The opinion of the court was delivered by: STERLING JOHNSON, JR.
Petitioner Ernest Hicks was convicted after a jury trial in New York State Supreme Court, Kings County, of Criminal Possession of a weapon in the Third Degree.
On June 25, 1985, Hicks was sentenced, as a mandatory persistent felony offender, to a prison term of fourteen years to life. The New York Appellate Division, Second Department, unanimously affirmed the conviction on March 14, 1988. On April 11, 1988, the New York Court of Appeals denied petitioner's application for leave to appeal.
Thereafter, petitioner filed the instant petition for writ of habeas corpus pursuant to 28 U.S.C. § 2254. The sole basis for the instant petition is Hicks' claim that he was denied due process of law when the trial court, as part of the jury charge, instructed the members of the jury in accordance with New York Penal Law § 265.15(3) that they may, but are not required to, infer that defendant possessed a weapon from the fact that he was present in the automobile where such weapon was found.
The New York State courts upheld the constitutionality of the permissive inference as applied to him. People v. Hicks, 138 A.D.2d 519, 526 N.Y.S.2d 127 (2d Dep't 1988), leave to appeal denied, 71 N.Y.2d 969, 529 N.Y.S.2d 80 (1988). Because petitioner has exhausted his state remedies, this court can address the merits of his claim. Rose v. Lundy, 455 U.S. 509, 71 L. Ed. 2d 379, 102 S. Ct. 1198 (1982); Picard v. Connor, 404 U.S. 270, 30 L. Ed. 2d 438, 92 S. Ct. 509 (1971).
The People introduced testimony by the two arresting New York City Police ("NYPD") Officers Daniel Carmosin and Clinton Long. Officer Carmosin testified that upon receiving an anonymous phone call at 6:30 p.m. on June 3, 1984, he and Officer Long drove to St. John's Place and Albany Avenue in Brooklyn in search of a grey Ford LTD that contained a gun in the carburetor.
(Trial Transcript (hereinafter "TT") at 155-57). The officers located the car which was parked on the corner of Albany Avenue and Lincoln Place, one block away from St. John's Place. (TT at 155, 168). Upon their initial observation of the car, the police officers saw no passengers in it. (TT at 185).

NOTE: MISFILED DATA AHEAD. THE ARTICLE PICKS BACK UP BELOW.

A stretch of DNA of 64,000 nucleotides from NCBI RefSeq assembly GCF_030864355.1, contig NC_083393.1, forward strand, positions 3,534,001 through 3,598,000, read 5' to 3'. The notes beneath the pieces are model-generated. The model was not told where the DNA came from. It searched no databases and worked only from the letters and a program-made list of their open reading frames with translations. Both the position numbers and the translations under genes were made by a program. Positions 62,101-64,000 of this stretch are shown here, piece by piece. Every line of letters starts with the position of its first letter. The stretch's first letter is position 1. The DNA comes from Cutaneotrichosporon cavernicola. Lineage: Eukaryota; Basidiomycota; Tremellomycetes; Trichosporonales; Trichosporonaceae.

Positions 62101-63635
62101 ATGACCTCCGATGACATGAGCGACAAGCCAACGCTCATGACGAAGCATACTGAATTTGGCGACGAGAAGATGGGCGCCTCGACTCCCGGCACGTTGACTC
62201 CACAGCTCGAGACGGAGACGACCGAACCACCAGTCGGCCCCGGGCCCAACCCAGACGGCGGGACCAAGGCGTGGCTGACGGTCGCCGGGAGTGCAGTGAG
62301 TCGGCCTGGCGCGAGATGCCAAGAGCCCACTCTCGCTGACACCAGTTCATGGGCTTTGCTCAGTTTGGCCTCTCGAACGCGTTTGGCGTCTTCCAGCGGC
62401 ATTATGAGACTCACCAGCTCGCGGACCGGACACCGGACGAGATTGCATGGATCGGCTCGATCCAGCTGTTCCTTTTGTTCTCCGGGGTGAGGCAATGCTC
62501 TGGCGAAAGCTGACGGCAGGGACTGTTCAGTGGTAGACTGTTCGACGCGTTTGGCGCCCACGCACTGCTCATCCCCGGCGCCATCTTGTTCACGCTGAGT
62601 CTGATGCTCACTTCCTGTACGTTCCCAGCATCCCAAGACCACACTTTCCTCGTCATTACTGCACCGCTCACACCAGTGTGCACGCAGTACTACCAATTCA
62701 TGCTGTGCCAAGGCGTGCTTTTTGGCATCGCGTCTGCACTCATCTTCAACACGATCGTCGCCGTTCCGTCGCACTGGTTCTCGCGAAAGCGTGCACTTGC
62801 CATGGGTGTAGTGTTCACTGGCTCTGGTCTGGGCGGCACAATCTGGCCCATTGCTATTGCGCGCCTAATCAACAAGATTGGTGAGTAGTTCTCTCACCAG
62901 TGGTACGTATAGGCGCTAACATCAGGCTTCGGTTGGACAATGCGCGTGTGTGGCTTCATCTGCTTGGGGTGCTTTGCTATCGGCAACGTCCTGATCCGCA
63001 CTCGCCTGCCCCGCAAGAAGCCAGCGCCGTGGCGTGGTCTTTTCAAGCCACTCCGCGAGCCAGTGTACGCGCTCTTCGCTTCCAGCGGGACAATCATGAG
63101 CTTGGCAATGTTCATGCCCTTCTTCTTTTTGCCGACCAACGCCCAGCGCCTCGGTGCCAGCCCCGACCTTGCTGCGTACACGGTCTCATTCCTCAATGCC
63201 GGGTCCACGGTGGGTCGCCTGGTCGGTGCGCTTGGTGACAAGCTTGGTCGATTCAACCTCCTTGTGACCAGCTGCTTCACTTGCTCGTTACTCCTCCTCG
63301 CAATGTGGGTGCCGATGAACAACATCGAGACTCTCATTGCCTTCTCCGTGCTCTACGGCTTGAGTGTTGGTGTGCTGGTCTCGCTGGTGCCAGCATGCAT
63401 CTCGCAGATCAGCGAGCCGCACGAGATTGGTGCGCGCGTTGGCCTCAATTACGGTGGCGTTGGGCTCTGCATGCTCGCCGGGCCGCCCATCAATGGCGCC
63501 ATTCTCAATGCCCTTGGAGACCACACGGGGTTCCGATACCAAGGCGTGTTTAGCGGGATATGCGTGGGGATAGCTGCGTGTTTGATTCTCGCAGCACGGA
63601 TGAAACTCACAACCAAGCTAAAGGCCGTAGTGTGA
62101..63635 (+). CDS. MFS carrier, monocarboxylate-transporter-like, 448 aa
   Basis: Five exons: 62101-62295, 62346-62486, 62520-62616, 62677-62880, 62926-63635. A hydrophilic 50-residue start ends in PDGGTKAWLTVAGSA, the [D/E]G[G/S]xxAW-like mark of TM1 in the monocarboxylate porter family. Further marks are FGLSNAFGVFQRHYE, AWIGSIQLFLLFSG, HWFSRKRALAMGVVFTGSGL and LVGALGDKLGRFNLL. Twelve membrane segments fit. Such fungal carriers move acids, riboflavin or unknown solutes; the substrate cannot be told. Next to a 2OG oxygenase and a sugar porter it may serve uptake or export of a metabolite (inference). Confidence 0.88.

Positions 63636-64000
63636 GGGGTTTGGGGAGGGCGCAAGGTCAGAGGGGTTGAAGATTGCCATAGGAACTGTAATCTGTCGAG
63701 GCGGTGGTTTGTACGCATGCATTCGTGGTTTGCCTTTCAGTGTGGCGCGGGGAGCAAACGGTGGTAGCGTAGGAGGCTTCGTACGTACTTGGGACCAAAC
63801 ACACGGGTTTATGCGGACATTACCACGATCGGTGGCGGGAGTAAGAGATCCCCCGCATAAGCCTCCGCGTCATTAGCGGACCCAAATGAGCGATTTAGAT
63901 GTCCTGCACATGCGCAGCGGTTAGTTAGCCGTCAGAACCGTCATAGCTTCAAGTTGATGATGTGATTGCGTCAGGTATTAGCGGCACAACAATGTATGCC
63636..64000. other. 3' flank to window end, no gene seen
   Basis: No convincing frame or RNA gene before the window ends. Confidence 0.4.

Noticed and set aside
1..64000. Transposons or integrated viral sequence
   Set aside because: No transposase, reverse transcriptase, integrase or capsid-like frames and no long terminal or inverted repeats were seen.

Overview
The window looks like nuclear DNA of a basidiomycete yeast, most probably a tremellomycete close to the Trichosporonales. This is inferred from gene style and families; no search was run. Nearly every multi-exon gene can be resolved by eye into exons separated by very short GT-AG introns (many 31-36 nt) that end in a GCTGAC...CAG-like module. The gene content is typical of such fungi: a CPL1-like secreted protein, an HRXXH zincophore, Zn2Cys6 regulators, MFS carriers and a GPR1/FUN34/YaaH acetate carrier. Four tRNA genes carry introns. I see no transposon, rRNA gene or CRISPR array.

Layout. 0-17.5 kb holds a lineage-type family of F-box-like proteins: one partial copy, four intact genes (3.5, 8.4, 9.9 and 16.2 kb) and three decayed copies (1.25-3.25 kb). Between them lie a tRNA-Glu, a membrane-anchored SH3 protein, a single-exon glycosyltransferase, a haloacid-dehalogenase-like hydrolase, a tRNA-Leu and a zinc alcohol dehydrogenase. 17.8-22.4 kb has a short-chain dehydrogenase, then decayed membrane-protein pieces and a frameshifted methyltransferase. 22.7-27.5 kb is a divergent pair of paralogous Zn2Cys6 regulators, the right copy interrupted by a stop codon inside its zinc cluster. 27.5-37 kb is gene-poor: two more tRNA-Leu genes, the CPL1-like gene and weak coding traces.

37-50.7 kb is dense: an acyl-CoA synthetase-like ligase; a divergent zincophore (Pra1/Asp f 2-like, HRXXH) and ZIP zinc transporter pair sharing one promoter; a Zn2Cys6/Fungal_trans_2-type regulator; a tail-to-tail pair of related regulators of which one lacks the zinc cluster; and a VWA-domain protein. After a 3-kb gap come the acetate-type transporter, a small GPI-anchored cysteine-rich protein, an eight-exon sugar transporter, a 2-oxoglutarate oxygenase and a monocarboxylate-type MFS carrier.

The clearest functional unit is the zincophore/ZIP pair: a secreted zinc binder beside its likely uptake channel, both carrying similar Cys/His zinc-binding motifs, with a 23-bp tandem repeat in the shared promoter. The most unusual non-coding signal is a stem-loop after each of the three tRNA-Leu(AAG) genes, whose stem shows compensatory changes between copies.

They observed the car for approximately a half hour until 7:45 p.m., when Ernest Hicks entered the car and drove away. (TT at 168, 169). The officers followed him for several blocks until Hicks stopped at a red light. (TT at 159). Officer Carmosin then approached the car and asked Hicks to exit the car. (TT at 160). Hicks immediately complied with the Officer's request. (TT at 169). Officer Long frisked Hicks and found that he was unarmed. (TT at 169, 170).
Officers Carmosin testified that, in addition to finding the gun in the carburetor, the officers also found a rental agreement in the glove compartment indicating that the Ford LTD belonged to Hertz, a car rental company, and had been rented to an "Earl Alston [sic]."
(TT at 173, 174). The rental agreement indicated that payment had been made with a Visa card in the name of "Earl Alston [sic]." (TT at 180, 181) Carmosin also testified that at the time of defendant's arrest, he possessed a New York State driver's license in the name of "Earl Alston [sic]." (TT at 182).
The testimony of Police Officer Clinton Long was essentially identical to that of Officer Carmosin. Long testified that after receiving a phone call he and Carmosin went to Albany Avenue and St. John's Place to find a grey Ford LTD. (TT at 138). They found a car fitting that description on Lincoln Place and Albany Avenue. (TT at 140). The officers parked their car and kept surveillance over the Ford LTD for about a half hour until defendant entered the car and drove away. (TT at 140, 141). They followed Hicks for two blocks and then asked him to step out of the car. (TT at 141, 142). After Long frisked the defendant, Officer Carmosin looked inside the carburetor and recovered the gun. (TT at 141, 142, 147). Thereafter, Long arrested the defendant. (TT at 142, 146.) Long also testified that the Ford LTD belonged to a car rental company and was rented to an "Earl Alston [sic]." (TT at 145, 146).
The People also presented the testimony of NYPD Detective John Solowski who qualified as an expert in ballistics. Solowski asserted that there was evidence of discharge from the gun found in the car. (TT at 190, 191). He also stated that he did not take tests for fingerprints. (TT at 193, 194). Solowski, however, testified that it was not normal procedure to take fingerprints ...